Other notable corporate citizens:
In addition, Palo Alto has a lively retail and restaurant trade, and the Stanford Shopping Center and downtown Palo Alto (centered around University Avenue) are popular destinations.
See also: Palo Alto Chamber of Commerce list of Major Employers (archived)
Water and Gas Services (WGS) operates gas and water distribution networks within the city limits. Natural gas is purchased from PG&E or third parties and delivered to Palo Alto via PG&E's gas transmission pipeline network. The city operates gas meters and the distribution pipelines. Water comes from city-operated watershed and wells, the Santa Clara Valley Water District, and the City and County of San Francisco Hetch Hetchy system. The city is located in Santa Clara Valley Water District, North Zone. Hetch Hetchy pipeline #3 and #4 pass through the city.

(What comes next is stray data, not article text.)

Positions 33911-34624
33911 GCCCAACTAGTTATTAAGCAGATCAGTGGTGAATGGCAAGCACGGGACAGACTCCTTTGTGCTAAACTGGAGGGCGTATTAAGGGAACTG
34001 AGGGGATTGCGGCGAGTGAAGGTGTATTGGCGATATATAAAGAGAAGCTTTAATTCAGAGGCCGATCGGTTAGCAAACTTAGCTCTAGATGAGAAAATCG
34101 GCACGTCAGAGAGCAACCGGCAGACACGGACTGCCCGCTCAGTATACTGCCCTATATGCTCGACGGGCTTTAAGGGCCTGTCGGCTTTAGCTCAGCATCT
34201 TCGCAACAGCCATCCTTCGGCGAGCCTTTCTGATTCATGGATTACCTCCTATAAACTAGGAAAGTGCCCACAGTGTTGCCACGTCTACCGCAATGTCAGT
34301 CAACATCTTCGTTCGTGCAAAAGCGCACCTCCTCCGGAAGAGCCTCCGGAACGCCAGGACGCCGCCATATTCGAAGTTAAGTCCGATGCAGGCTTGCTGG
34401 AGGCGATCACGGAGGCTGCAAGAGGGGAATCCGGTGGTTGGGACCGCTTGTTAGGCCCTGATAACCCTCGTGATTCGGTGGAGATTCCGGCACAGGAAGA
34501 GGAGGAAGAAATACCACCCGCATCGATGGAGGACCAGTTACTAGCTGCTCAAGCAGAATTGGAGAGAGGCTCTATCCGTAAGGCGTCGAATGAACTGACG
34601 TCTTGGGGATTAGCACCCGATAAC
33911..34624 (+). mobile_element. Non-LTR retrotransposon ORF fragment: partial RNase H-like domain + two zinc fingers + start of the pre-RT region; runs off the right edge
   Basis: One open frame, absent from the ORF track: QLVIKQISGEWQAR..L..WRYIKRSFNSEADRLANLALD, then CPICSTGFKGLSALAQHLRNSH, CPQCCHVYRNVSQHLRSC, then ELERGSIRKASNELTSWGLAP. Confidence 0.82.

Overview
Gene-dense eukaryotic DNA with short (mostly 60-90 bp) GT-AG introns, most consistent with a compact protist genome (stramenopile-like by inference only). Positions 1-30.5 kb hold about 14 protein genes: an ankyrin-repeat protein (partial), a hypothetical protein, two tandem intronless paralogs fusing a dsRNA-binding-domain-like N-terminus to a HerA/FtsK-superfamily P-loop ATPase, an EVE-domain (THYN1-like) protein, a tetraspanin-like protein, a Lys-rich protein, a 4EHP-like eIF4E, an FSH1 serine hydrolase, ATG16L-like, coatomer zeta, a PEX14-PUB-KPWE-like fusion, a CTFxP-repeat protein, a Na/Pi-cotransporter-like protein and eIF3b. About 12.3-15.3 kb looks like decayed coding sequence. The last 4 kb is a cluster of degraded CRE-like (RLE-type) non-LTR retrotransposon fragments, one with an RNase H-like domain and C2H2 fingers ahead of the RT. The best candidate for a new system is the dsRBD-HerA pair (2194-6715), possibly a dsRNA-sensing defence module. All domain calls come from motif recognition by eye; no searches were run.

The city operates its own electric power distribution network and telemetry cable network. Interconnection points tie the city into PG&E's electric transmission system, which brings power from several sources to the city. A claim to fame is the city's exemption from rolling blackouts during the summer 2000 power shortages. Palo Alto is a member of a joint powers authority which cooperatively generates electricity for government power providers such as the city of Santa Clara, city of Redding, and Modesto Irrigation District. Roughly the same group of entities operate the Transmission Agency of Northern California (TANC). TANC transports power (called wheeling) over its own lines from as far as British Columbia through an interconnection with the federal Bonneville Power Administration. A local oddity is a series of joint poles on Arastradero Road near Page Mill Road. The primary conductor cross arms are marked PGE and CPA (city of Palo Alto) to identify each utility's side of the shared cross arms.